Quick exam revision techniques – 3 R’s

English: A Student of the University of Britis...

English: A Student of the University of British Columbia studying for final exams. (Photo credit: Wikipedia)

Almost every university has helpful guidelines and tips on how to study for final exams. However, in my experience this just overloaded me with more information at a time when I needed to focus on my exams, not more reading.

Here is my simple guide on how to study for final exams – I call it the NEW 3 R’s.

Read

Read through the guidelines of the exam. You will usually get a little bit of a heads up on exactly what to expect in the exam room. Can you answer these questions:

  • Is your exam multiple choice, short answer, essay or mathematical equations?
  • How many questions will there be?
  • Do you have to answer them all, or do you get a choice (eg. 1 from 2 questions)?
  • Is it open book or closed book?
  • Does your lecturer give you tips on which chapters of your textbook to study?
  • Are they nice enough to narrow this down to exactly which pages you should study?

Familiarise yourself with what to expect in the exam room, so that there are no surprises.

Revise

Follow the advice of your lecturers ans revise the content you need to for the exam. This is where you will actually have to put in the time to revise the content that you were taught throughout your course. Generally, this can come from the textbook, online resources, readings, workbooks and photocopies or handouts you may have received throughout the semester.

Rehearse

You don’t want the first time you attempt a question to be in the exam room. Have a go at practice questions under exam conditions. Ask your teacher for past exam papers or practice questions. Failing that, attempt questions from your textbook. Set yourself a time limit and attempt the questions in the time you will have in the exam. You want this practice to be as real as possible. When you have finished, evaluate how you went.

  • Did you complete all of the questions in time?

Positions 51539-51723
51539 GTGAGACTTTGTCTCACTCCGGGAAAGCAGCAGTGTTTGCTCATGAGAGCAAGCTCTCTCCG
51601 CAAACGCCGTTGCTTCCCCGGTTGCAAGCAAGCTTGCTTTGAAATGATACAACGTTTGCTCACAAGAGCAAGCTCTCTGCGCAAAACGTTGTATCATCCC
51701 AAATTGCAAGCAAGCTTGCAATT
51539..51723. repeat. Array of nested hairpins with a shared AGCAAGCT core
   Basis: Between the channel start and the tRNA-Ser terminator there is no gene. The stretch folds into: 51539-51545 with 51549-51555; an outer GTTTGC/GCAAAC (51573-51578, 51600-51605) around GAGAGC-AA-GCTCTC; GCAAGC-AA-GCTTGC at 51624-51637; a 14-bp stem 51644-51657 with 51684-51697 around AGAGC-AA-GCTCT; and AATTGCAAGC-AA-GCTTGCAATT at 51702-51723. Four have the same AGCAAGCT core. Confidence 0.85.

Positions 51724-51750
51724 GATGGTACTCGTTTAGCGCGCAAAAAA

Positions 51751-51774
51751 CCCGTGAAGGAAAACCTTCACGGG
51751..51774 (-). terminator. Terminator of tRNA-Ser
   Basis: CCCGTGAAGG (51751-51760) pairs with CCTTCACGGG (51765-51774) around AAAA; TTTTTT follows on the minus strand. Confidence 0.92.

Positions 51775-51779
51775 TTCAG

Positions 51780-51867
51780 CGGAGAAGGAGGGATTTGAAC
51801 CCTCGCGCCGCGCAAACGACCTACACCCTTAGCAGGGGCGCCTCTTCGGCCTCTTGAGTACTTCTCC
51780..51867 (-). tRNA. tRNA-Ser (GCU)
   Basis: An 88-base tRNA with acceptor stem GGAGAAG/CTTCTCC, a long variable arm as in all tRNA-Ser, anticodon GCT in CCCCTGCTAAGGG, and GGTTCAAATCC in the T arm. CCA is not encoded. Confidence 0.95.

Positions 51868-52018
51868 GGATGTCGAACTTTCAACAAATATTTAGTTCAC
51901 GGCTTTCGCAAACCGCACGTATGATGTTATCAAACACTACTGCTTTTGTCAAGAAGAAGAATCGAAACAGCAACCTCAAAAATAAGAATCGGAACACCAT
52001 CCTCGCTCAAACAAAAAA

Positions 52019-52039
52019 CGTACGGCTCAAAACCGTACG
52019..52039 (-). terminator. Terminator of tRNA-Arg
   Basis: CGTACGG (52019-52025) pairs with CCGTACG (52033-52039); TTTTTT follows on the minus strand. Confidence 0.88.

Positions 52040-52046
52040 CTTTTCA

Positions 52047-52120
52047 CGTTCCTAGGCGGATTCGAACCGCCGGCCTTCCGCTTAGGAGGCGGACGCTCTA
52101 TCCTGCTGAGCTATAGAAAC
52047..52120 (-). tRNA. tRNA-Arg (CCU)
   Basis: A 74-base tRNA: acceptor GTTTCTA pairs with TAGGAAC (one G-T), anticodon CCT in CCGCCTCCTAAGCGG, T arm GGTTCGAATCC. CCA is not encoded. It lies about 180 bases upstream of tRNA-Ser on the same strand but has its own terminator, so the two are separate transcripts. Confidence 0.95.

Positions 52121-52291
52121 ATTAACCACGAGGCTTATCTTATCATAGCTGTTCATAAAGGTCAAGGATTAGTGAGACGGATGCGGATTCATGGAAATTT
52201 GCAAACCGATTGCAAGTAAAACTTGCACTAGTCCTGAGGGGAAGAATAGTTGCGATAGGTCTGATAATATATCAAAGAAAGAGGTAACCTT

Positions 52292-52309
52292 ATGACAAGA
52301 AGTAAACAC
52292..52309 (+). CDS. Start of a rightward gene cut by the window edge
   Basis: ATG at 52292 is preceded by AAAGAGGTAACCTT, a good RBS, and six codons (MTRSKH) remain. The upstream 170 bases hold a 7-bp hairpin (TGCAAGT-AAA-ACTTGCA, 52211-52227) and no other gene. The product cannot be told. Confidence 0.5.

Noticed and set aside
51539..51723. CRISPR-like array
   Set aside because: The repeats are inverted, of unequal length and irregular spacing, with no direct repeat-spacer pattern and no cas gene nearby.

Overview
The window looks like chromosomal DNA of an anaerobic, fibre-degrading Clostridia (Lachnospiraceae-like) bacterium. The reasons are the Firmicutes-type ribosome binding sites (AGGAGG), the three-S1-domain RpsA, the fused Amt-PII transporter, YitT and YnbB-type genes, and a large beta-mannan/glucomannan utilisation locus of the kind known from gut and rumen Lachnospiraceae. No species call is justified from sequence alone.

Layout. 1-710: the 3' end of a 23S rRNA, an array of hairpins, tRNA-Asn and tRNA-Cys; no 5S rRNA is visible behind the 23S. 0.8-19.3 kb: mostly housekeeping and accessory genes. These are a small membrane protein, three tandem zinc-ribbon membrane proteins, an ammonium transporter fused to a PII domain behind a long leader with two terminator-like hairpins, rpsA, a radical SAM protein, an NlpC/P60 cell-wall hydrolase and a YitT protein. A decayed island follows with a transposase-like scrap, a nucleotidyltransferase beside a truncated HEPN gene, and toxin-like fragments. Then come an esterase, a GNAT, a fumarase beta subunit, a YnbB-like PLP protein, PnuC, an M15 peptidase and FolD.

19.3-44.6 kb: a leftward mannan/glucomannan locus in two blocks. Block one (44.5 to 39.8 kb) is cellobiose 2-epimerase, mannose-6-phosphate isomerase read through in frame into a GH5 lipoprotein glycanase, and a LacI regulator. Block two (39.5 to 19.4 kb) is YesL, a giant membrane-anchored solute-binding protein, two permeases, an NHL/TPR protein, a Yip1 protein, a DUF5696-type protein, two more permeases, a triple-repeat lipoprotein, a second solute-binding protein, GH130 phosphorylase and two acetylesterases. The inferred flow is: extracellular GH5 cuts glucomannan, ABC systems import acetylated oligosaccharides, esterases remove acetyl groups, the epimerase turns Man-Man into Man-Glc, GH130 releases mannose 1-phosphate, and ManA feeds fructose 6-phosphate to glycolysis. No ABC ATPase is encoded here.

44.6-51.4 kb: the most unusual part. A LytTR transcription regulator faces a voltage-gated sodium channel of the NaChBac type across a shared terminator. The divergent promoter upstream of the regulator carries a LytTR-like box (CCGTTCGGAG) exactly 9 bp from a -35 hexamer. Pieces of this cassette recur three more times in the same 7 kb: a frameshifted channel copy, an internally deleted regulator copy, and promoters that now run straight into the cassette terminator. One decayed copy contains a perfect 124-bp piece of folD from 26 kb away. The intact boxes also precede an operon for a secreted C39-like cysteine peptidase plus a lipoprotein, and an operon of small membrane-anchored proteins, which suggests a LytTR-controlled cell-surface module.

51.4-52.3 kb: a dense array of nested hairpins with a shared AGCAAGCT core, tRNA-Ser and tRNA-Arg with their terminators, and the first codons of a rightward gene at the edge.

• Did you spend too long on one question?
  • Did you have enough time to plan your answers?
  • Have you answered the questions correctly?

If you can have somebody else review your answers this would be a great idea. Perhaps your tutor or teacher will check your answers and give you feedback. Have a friend from university read your answers and tell you how you will improve. Once you have some feedback, attempt a second practice, until you feel more confident.

Do you have any quick and easy exam tips to share?

___________________________________________________________________

Advertisements

5 thoughts on “Quick exam revision techniques – 3 R’s

  1. Pingback: 10 things your University Tutor won’t tell you | Sarah's Academic Wonderings

  2. Pingback: Exam Jokes | Sarah's Academic Wonderings

  3. Pingback: #1 tip to increase your Exam Score from an examiner | Sarah's Academic Wonderings

  4. Pingback: #1 thing you should be doing in your exams | Sarah's Academic Wonderings

  5. Pingback: Why all students should have a business card | My Academic Wonderings

Leave a Reply

Fill in your details below or click an icon to log in:

WordPress.com Logo

You are commenting using your WordPress.com account. Log Out / Change )

Twitter picture

You are commenting using your Twitter account. Log Out / Change )

Facebook photo

You are commenting using your Facebook account. Log Out / Change )

Google+ photo

You are commenting using your Google+ account. Log Out / Change )

Connecting to %s